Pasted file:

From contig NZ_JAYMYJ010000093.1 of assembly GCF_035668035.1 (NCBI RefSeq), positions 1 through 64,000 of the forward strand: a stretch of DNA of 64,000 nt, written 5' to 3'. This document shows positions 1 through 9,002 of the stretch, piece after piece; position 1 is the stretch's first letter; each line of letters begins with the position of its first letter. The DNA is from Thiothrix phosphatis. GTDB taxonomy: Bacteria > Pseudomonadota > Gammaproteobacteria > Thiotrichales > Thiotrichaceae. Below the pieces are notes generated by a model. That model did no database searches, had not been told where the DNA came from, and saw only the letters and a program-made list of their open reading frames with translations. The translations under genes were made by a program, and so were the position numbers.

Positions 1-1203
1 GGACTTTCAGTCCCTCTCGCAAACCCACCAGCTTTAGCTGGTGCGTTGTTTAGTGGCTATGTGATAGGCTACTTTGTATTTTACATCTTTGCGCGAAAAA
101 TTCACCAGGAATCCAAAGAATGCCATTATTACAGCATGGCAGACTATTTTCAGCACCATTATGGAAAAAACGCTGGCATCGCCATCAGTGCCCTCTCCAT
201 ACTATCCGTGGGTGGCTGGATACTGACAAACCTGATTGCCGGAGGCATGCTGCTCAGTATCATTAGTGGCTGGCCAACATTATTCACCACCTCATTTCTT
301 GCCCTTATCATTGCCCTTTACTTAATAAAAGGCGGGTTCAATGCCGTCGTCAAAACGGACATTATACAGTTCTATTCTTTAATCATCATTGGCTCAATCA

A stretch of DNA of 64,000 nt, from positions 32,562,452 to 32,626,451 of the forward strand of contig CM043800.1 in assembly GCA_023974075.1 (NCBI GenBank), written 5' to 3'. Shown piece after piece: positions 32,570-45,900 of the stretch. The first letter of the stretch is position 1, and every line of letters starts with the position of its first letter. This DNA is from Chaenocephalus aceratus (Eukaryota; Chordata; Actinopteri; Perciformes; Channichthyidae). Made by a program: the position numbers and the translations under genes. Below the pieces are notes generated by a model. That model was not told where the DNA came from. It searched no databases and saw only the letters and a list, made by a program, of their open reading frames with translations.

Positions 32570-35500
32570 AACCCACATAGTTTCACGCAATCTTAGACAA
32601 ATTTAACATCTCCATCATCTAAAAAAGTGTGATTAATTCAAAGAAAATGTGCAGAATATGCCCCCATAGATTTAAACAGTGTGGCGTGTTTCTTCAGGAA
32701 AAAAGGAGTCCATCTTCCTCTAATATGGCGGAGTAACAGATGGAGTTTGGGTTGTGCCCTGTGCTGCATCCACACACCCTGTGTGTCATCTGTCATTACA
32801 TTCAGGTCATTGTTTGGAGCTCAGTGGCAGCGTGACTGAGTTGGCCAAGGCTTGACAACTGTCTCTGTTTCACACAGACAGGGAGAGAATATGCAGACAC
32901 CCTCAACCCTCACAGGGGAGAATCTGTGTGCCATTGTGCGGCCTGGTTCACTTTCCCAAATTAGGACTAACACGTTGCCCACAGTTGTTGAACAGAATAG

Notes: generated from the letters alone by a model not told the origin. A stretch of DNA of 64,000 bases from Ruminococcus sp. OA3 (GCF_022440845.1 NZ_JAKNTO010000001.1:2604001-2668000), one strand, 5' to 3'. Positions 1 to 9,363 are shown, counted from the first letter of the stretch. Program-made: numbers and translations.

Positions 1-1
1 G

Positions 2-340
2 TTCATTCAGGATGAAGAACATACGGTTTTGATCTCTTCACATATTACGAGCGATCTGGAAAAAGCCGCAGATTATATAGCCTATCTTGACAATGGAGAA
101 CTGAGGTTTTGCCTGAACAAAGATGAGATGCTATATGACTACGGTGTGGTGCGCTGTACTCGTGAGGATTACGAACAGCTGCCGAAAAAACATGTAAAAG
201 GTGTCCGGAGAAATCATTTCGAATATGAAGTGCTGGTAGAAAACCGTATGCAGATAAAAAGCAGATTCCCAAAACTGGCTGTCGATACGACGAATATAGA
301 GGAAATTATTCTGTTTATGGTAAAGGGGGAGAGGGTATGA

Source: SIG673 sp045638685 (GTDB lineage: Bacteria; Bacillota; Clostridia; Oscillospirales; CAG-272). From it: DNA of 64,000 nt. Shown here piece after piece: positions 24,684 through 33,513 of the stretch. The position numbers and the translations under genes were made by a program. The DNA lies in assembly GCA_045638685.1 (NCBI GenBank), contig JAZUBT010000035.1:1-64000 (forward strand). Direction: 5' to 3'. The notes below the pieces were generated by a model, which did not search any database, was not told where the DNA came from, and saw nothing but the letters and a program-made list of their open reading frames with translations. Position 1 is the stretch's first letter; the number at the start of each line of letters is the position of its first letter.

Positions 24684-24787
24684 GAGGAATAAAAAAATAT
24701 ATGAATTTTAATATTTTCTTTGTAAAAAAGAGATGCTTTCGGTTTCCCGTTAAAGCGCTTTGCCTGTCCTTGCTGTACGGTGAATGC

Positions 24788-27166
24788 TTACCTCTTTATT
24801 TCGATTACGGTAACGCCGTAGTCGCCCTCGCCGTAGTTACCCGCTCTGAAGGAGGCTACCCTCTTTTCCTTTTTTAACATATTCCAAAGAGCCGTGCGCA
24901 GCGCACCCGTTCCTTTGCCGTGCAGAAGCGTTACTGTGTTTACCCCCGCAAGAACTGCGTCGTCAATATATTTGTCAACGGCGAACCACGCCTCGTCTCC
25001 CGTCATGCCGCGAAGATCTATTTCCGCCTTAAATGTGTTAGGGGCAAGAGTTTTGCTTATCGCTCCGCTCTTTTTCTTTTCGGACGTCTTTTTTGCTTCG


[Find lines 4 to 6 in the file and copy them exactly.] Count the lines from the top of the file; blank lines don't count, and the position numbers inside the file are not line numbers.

101 TTCACCAGGAATCCAAAGAATGCCATTATTACAGCATGGCAGACTATTTTCAGCACCATTATGGAAAAAACGCTGGCATCGCCATCAGTGCCCTCTCCAT
201 ACTATCCGTGGGTGGCTGGATACTGACAAACCTGATTGCCGGAGGCATGCTGCTCAGTATCATTAGTGGCTGGCCAACATTATTCACCACCTCATTTCTT
301 GCCCTTATCATTGCCCTTTACTTAATAAAAGGCGGGTTCAATGCCGTCGTCAAAACGGACATTATACAGTTCTATTCTTTAATCATCATTGGCTCAATCA